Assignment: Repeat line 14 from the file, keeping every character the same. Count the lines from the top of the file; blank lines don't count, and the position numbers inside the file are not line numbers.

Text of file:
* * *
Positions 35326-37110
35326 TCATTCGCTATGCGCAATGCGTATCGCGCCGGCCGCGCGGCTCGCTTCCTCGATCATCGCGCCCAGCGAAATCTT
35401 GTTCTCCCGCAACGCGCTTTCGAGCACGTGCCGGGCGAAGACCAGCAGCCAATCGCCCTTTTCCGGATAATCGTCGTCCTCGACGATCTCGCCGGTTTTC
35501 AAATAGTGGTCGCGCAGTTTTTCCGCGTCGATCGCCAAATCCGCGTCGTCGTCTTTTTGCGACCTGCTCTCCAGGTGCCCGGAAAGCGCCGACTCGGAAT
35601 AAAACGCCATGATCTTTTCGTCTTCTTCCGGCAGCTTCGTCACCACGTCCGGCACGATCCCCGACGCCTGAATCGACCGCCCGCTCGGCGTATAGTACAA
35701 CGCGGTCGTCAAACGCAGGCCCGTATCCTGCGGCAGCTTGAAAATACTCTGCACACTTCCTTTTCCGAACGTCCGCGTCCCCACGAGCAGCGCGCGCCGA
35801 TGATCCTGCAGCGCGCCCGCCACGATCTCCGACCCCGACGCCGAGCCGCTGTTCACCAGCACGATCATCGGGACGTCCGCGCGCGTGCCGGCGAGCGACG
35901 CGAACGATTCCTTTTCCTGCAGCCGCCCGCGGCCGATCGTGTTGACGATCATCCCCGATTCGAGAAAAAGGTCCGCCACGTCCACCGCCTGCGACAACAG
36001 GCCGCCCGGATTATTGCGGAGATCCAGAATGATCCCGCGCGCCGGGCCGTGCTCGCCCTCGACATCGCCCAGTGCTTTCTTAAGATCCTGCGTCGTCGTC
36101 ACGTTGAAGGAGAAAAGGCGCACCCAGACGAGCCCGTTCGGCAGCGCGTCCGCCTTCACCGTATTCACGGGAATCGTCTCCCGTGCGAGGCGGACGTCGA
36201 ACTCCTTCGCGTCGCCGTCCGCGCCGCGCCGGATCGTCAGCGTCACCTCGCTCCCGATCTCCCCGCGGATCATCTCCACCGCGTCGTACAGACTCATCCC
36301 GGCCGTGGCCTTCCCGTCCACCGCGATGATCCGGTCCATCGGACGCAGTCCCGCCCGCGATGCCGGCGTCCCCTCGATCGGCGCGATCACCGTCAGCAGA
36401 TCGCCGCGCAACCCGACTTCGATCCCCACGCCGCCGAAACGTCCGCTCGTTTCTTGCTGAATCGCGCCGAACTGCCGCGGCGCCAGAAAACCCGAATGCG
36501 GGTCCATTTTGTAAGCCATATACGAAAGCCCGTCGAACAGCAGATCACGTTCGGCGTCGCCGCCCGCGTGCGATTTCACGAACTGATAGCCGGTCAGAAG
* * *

36501 GGTCCATTTTGTAAGCCATATACGAAAGCCCGTCGAACAGCAGATCACGTTCGGCGTCGCCGCCCGCGTGCGATTTCACGAACTGATAGCCGGTCAGAAG